Vulnerability and Emergency Preparedness in Low-Income Communities

About the Author

CED Guest Author

John Cooper is a program director at MDC, a 44-year-old nonprofit based in Durham, N.C., that develops initiatives to improve educational and economic opportunity, and a research fellow at UNC-CH’s  Institute for the Environment.

North Carolina has a long history of natural disasters, but 2011 may go down as one of the most trying years yet for North Carolinians. The April tornadoes that swept through the Triangle region and the state’s coastal counties left in their wake two dozen fatalities across the state. In August, hurricane Irene made landfall in North Carolina accompanied by high winds and followed by flooding,  leading to widespread property damage and power outages for more than half a million people.

In the aftermath of disasters this year, more than 10,000 North Carolina residents have received household and individual disaster assistance, totaling more than $30 million. In all, more than $50 million in state and federal disaster assistance has been allocated to help aid recovery in North Carolina. These numbers, however, fail to convey the impact disasters have on rural communities and disadvantaged groups in both rural and urban areas in particular. Research shows that the most vulnerable residents in a community (e.g., low-wealth individuals, children, the elderly, people with disabilities, and non-English speaking individuals), often suffer disproportionately during disasters, as they tend to be concentrated in higher-risk areas and in housing that is less able to protect them from extreme forces. Additionally, they do not have access to the resources necessary to sufficiently prepare for, survive, or recover from a disaster. The impact of disasters on rural Bertie County this year is an example.

Bertie County experienced eight floods between 1999 and 2010 and has averaged one tornado roughly every three years since 1952. In the last two years alone, Bertie has received two federal disaster declarations and a federal emergency declaration. Of the two dozen fatalities in North Carolina related to the April 2011 tornadoes, eleven (11) were in rural Bertie County. This is not surprising, as residents in Bertie County are inherently more vulnerable to disasters. The poverty rate in Bertie County (24.3 percent) is above national (14.3 percent) and state (16.2 percent) averages, and the median household income for Bertie County is $29,693, compared to $43,754 for North Carolina and $50,221 nationally. Bertie also has higher levels of childhood poverty (38.4 percent), people with disabilities (29.4 percent), and a significantly more folks over 65 (17.2 percent) than at state and national levels. Likewise, the average age of the victims from the April tornadoes was more than 65 years old–none were younger than 50, and at least one of the victims was disabled.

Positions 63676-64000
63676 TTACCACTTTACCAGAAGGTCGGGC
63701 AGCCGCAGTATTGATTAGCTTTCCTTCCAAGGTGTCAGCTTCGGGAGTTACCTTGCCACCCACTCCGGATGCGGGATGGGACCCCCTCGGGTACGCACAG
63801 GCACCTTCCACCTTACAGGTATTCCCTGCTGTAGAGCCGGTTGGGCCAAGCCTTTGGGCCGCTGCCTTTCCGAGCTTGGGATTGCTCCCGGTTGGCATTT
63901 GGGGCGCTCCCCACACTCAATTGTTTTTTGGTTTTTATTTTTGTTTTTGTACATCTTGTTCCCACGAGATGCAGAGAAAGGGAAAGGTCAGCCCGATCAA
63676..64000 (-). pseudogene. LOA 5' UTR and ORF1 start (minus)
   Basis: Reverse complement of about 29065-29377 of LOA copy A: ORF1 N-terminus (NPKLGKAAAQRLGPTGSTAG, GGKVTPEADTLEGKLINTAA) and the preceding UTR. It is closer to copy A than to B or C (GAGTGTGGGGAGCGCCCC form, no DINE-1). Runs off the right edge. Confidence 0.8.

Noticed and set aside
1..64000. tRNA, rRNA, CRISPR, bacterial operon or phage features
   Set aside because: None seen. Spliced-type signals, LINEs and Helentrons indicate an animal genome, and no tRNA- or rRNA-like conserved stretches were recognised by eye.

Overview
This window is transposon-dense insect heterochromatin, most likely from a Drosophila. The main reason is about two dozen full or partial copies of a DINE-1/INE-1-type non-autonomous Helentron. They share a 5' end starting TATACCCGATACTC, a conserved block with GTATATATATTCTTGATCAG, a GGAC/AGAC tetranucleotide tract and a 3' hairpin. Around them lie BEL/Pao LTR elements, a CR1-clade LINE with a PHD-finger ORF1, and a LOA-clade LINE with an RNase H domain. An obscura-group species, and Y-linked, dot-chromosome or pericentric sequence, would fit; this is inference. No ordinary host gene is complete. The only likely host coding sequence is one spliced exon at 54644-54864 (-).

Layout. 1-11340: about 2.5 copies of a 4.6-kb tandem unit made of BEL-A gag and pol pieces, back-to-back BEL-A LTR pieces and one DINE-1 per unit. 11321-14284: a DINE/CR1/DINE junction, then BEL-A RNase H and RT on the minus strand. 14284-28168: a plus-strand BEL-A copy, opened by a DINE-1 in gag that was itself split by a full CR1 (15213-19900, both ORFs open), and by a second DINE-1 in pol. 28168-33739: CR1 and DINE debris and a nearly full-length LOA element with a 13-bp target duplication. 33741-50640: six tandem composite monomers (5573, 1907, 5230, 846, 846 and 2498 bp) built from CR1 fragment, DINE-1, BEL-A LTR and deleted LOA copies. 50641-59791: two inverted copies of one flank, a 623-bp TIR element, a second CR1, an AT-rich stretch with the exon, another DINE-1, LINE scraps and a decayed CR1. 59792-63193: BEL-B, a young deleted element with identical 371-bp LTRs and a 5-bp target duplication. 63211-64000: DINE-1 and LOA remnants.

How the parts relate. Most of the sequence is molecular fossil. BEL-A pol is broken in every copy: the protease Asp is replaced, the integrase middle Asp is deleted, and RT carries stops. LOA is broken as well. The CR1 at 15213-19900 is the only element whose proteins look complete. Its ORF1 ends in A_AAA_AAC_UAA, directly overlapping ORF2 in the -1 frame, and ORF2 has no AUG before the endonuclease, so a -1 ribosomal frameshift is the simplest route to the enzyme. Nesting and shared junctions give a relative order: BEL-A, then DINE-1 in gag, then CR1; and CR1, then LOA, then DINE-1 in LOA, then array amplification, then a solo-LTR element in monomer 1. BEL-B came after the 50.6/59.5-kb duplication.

Given the history of disasters in counties like Bertie across North Carolina, and the high likelihood of future disasters, it is important for local emergency managers in these places to have accurate assessments of the risks facing their communities’ most vulnerable citizens to disasters, and of gaps in local disaster plans. To this end, in 2005 researchers at the UNC Center for Sustainable Community Design and MDC began a partnership with FEMA to identify the barriers preventing disadvantaged communities from being aware of and prepared for disasters. Goals of the Emergency Preparedness Demonstration (EPD) included providing local emergency managers with tools to help them obtain more contextual information about gaps in local disaster plans and for engaging vulnerable populations in the process of creating or updating disaster plans.

The project was carried out in seven areas affected by Hurricane Isabel in 2003 (Virginia, West Virginia, Delaware, Maryland, North Carolina, Pennsylvania, and the District of Columbia) and expanded in 2007 to include areas in Texas and Alabama affected by hurricanes Katrina and Rita. To facilitate the work of each community, the project team developed a set of guidance documents that communities and emergency managers anywhere can use, including a compendium of promising practices for community preparedness and a Social Vulnerability Assessment, with a step-by-step process for documenting a community’s physical and social vulnerability to disasters.  The team also developed a Plan Assessment to help emergency managers, urban planners, and others who work with disadvantaged populations improve local government disaster plans. Both assessment tools include detailed instructions, examples, and worksheets for compiling and organizing data collected. 

For more information about the EPD and access to the EPD planning and assessment tools, visit

Note on Demographic Data: The poverty and median income rates for Bertie County are from the 2009 U. S. Census Bureau, Small Area Income & Poverty Estimates. The childhood poverty rate, ages 18 and under, was taken from the 2005-2009 American Community Survey five-year estimate. The percentage of people with disabilities, 21 to 64 years, was taken from the 2000 Census and the percentage of persons above the age of 65 was taken from the 2010 Census.

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